When the Braves broke camp, the front office was questioned heavily with regards to their intentions for top prospect Ronald Acuna, who destroyed major league pitching all spring. There was an obvious desire to see Acuna make the roster out of Spring Training, but an understanding that with the current makeup of service time rules, the club would benefit from bringing up the 20-year-old at a later date. The advantages gained by holding Acuna down came into effect during the team’s trip to Chicago, and now the fan base is clamoring for the organization to promote their young phenom. The front office has yet to comment on the situation, but is it possible that Alex Anthopoulos and the Braves front office are being prudent by waiting?
When Alex Anthopoulos became the Toronto Blue Jays general manager in 2009, he inherited a middling farm system, but one that included a top-10 outfield prospect, much like his current post in Atlanta. The Blue Jays were excited about the potential of 20-year-old Travis Snider, who destroyed minor league pitching to the tune of a .278/.358/.480 line with 23 home runs and 91 RBI in 2008. Snider’s strikeout rate was alarming, but MLB.com rated him as the seventh-best prospect in baseball nonetheless. His gaudy numbers across three levels (A+, AA, AAA) earned Snider a September call-up that season, as he debuted at 20 years old for an underwhelming Blue Jays team.
Over the course of eight major league seasons, Snider would produce at a level slightly below league average, which was disappointing given his prospect profile. Could Snider have benefited from a more deliberate path to the major leagues? Possibly. The risks associated with aggressively promoting 20-year-old phenoms to the major leagues likely became painfully apparent to Alex Anthopoulos as he navigated the highs and lows of Snider’s tenure in Toronto. Does this past experience give Anthopoulos pause when considering the promotion of Acuna?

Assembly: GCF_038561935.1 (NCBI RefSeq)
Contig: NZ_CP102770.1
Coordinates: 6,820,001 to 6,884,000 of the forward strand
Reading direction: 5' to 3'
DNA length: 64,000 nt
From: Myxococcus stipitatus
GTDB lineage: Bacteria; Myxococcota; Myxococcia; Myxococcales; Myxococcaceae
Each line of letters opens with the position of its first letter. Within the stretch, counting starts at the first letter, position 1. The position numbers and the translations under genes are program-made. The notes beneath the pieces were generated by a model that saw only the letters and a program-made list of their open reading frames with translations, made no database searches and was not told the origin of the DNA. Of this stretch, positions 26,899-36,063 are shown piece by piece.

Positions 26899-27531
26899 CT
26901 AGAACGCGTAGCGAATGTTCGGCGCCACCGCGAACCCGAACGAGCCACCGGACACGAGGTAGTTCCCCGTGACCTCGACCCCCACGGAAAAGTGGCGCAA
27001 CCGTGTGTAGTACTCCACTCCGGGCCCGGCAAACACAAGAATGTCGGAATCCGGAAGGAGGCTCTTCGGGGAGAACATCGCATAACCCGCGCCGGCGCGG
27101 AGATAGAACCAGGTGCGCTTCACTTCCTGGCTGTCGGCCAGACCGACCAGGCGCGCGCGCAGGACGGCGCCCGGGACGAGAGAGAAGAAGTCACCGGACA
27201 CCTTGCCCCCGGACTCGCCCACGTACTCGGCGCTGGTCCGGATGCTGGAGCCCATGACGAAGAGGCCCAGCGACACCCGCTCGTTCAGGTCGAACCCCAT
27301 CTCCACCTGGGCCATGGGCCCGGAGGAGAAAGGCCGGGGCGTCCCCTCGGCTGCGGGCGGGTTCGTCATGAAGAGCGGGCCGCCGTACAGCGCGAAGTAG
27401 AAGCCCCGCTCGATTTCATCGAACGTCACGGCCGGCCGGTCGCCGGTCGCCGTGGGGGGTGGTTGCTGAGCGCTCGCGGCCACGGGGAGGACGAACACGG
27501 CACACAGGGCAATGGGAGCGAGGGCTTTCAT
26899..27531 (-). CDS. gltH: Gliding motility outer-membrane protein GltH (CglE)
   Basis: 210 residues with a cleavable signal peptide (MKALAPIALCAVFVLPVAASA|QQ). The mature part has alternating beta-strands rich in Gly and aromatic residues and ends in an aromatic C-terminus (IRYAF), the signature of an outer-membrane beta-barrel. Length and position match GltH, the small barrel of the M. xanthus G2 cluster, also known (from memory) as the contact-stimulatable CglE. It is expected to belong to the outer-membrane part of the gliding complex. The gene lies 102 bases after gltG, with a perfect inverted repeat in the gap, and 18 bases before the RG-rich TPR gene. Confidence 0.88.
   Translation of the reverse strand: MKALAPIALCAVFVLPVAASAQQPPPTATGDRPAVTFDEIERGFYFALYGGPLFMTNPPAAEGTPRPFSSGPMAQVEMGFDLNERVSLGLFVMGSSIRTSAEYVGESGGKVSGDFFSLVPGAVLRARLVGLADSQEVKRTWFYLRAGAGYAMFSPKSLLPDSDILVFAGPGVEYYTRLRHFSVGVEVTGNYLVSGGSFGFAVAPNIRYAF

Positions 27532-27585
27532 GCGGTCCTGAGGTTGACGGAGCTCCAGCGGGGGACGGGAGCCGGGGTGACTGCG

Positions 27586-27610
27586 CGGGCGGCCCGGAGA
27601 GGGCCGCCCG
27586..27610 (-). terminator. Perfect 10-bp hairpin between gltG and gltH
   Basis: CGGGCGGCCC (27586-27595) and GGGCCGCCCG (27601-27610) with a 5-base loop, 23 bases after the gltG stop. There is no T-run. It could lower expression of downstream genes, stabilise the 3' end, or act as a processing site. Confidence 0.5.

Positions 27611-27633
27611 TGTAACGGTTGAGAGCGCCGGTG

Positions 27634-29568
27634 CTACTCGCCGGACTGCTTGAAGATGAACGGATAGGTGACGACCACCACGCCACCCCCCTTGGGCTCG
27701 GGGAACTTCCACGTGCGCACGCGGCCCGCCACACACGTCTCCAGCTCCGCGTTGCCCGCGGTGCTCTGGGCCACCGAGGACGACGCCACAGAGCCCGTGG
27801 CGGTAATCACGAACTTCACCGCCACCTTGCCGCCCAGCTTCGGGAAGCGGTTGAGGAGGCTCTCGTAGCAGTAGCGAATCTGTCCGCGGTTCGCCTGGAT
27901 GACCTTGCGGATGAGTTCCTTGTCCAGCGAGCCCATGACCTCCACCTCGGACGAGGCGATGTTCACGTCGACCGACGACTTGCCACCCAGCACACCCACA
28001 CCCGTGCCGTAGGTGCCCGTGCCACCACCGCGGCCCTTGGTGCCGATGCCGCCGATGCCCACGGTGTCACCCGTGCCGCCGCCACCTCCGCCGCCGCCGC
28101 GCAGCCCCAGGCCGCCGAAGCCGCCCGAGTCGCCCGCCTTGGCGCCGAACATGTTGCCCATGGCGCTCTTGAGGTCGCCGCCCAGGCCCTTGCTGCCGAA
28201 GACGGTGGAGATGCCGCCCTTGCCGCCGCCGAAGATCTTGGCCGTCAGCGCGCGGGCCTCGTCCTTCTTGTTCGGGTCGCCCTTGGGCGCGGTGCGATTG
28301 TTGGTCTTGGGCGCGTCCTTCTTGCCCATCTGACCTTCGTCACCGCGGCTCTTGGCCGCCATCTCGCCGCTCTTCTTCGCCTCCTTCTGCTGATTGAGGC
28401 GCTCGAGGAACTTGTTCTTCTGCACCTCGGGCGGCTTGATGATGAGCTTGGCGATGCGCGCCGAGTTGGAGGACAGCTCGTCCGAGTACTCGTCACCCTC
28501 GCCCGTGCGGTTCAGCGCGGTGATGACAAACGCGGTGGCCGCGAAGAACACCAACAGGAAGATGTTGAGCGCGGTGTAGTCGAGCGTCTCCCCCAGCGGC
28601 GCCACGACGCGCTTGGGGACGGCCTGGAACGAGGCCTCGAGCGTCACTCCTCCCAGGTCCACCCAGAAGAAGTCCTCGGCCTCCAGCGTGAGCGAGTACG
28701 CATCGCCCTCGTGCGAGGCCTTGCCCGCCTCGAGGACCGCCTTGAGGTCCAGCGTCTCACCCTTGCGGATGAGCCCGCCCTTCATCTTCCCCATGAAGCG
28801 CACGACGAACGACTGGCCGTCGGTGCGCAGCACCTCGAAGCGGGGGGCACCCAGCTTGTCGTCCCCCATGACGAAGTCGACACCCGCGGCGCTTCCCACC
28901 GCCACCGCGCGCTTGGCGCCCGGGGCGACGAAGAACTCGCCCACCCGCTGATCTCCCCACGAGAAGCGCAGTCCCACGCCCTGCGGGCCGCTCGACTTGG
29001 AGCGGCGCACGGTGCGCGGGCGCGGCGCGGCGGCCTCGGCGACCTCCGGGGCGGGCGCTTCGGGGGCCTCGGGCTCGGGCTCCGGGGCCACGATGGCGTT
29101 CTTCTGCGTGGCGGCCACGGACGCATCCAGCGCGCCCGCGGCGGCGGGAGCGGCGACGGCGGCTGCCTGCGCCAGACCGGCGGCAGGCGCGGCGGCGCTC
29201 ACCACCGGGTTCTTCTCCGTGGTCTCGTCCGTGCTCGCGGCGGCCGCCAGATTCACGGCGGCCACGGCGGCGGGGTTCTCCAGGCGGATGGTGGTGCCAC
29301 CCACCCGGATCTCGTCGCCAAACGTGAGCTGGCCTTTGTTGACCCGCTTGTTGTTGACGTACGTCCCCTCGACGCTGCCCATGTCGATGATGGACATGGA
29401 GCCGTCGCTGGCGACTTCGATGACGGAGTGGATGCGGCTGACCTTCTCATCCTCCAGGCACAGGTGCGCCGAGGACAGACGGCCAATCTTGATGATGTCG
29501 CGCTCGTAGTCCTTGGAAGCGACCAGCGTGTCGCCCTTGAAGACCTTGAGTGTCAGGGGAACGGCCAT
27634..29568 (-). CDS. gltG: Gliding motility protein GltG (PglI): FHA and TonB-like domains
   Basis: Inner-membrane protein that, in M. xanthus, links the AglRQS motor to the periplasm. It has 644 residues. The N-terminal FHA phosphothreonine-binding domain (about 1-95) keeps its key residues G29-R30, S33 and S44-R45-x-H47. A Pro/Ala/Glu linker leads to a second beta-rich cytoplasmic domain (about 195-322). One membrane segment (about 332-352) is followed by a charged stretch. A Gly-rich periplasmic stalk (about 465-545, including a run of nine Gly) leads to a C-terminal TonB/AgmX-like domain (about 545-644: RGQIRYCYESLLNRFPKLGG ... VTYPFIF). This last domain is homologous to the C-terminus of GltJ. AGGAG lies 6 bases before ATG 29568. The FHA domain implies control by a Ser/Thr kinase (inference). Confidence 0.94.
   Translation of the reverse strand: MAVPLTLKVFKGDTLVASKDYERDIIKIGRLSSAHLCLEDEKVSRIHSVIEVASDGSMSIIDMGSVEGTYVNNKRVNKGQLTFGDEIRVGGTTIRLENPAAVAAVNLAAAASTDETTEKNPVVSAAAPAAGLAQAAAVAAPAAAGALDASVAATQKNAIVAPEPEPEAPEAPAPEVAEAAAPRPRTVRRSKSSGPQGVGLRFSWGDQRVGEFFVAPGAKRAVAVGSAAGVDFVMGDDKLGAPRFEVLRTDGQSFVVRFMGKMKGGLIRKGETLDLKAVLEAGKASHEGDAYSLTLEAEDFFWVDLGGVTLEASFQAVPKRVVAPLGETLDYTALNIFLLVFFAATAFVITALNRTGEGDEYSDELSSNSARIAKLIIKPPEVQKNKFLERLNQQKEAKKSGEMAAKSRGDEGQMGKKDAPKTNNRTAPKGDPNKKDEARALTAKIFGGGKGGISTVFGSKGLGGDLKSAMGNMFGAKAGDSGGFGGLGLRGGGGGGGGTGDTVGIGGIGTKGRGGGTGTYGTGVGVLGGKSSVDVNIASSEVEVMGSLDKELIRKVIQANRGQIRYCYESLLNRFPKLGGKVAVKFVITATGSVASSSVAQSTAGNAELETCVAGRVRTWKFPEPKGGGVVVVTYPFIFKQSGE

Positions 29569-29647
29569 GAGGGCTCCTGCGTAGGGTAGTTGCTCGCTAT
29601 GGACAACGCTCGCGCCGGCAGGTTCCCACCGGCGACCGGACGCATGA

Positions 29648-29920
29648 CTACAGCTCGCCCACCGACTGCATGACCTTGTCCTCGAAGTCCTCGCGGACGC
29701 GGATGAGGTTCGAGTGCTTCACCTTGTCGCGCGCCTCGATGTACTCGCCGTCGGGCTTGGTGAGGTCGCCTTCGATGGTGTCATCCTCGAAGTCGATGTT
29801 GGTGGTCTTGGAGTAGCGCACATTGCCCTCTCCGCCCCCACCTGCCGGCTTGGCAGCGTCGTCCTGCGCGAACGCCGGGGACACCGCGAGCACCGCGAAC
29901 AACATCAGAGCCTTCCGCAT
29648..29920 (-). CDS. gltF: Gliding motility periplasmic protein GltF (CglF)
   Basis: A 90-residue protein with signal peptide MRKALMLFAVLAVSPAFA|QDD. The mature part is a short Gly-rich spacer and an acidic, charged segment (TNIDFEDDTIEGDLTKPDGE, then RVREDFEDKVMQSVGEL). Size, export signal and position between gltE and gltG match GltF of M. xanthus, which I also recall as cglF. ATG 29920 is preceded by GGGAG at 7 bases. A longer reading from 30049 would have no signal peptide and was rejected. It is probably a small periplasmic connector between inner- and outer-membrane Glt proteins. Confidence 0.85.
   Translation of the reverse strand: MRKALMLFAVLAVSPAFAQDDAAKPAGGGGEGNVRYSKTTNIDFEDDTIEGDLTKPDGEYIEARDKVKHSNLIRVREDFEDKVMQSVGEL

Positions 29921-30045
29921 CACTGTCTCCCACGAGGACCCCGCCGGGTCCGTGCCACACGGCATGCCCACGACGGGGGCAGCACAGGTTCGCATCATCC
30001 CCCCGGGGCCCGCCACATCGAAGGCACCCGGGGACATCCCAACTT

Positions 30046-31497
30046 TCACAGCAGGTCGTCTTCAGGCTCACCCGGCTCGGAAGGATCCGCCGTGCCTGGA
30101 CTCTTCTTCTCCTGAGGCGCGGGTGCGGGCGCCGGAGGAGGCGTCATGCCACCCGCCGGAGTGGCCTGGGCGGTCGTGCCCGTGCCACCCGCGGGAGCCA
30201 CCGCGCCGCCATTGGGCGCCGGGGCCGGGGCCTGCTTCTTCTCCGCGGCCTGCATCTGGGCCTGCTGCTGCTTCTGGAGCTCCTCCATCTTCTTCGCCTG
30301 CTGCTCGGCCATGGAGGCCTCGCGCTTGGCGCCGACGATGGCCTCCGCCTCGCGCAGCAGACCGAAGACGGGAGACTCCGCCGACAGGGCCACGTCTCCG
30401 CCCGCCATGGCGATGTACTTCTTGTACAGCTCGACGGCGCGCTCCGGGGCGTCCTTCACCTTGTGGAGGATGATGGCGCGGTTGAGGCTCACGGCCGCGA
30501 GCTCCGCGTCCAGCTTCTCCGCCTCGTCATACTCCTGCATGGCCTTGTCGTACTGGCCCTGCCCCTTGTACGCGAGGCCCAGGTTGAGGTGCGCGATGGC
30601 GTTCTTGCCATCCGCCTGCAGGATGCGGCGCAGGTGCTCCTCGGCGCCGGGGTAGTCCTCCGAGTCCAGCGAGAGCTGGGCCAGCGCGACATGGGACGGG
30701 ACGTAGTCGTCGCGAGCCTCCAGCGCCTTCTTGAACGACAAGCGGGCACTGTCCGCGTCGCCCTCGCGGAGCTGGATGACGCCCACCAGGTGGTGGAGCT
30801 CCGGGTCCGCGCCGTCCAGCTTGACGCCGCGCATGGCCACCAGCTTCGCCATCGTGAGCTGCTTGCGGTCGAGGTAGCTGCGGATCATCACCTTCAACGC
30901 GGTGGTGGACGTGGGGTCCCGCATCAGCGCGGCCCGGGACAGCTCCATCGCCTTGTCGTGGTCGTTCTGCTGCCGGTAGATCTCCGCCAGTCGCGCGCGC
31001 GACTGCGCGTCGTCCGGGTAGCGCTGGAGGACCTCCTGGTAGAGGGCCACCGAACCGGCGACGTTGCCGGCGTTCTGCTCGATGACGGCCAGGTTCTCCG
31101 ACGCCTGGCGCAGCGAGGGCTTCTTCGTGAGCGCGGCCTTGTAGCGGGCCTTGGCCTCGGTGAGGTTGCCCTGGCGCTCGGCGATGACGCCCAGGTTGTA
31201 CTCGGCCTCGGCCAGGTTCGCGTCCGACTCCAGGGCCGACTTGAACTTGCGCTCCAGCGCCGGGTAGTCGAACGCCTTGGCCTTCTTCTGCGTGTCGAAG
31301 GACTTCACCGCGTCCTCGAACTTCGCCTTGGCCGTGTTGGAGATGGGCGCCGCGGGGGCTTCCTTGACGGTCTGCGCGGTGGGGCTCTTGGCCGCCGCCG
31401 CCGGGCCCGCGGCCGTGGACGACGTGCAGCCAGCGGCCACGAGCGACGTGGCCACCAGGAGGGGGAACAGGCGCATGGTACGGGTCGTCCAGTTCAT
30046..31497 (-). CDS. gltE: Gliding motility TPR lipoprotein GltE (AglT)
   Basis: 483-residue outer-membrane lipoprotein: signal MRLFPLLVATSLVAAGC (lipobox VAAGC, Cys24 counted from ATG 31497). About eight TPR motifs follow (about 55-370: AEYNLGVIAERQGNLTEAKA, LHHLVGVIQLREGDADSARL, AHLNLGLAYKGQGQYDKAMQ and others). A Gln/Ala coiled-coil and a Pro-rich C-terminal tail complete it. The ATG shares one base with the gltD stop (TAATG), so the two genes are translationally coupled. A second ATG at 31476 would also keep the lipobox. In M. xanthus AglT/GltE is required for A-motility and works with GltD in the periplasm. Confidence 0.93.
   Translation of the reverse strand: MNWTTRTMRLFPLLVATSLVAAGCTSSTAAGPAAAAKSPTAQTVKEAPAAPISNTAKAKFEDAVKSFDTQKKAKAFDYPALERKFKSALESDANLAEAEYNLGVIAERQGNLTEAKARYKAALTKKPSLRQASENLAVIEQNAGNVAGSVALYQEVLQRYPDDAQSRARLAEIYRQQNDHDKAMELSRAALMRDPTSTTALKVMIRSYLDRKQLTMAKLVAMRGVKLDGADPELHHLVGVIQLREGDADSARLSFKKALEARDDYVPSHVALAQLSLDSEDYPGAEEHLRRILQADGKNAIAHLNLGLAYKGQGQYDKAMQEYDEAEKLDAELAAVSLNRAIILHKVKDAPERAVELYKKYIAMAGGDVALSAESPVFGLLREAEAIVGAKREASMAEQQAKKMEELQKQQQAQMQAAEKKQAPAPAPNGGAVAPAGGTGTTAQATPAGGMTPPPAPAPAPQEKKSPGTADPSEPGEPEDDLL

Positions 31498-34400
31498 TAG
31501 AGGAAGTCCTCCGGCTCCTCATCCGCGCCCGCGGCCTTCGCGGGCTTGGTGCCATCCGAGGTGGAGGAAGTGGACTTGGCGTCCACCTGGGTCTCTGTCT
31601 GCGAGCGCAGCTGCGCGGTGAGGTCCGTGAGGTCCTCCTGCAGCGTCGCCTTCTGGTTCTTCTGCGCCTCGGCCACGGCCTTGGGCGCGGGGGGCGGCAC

With Acuna getting off to a slow start with Triple-A Gwinnett, many fans assumed that the organization would simply wait until he had proven himself to be comfortable at that level again before bringing him to Atlanta. After a year that saw him produce at three levels and a Spring Training that saw him become the best player in the Grapefruit League, it would be safe to assume (or hope) that the organization is not going to place this much stock in an eight game sample at Gwinnett. Maybe Acuna has some aspect of his game that the organization is not yet comfortable exposing to the major leagues. After watching Travis Snider struggle with strikeouts in the minor leagues, then later in the major leagues, Anthopoulos may feel that whatever issues Acuna may have could represent a huge downfall in his career if not corrected in the minor leagues.
Much like the rest of the Braves’ fan base, I am just speculating as to what could be behind the front office’s decision to keep Acuna in Triple-A. But having a cautionary tale like Snider may be enough to give Alex Anthopoulos pause with regards to promoting young players who produce at an exceptional level at such a young age. A 20-year-old is hardly a finished product in most cases, and while Acuna appears to be a slam dunk star to most patrons, the organization could feel that his game needs refining. The answer will not likely become public knowledge, but examining the history of the new general manager and how his past experiences could shape his decision making process, there may be some correlation between Snider’s struggles and Anthopoulos’ hesitancy.
If Acuna is promoted this week, then we can scrap this article because that would signal that the organization is not worried about his development, his makeup, or him becoming Travis Snider. But with each passing day that Acuna remains in Gwinnett, intensifying will be the probability that the organization is not fully comfortable handing the reigns to a player so young and, potentially, with a weakness. Alex Anthopoulos may receive a large share of criticism in the coming days or weeks, but that hardly means that he is unwise for exercising caution with his most prized asset. This situation may be resolved today, but regardless of the outcome, trust the scouting department in their assessments, trust Anthopoulos in his trepidation, and trust Acuna to let the organization know when he is ready.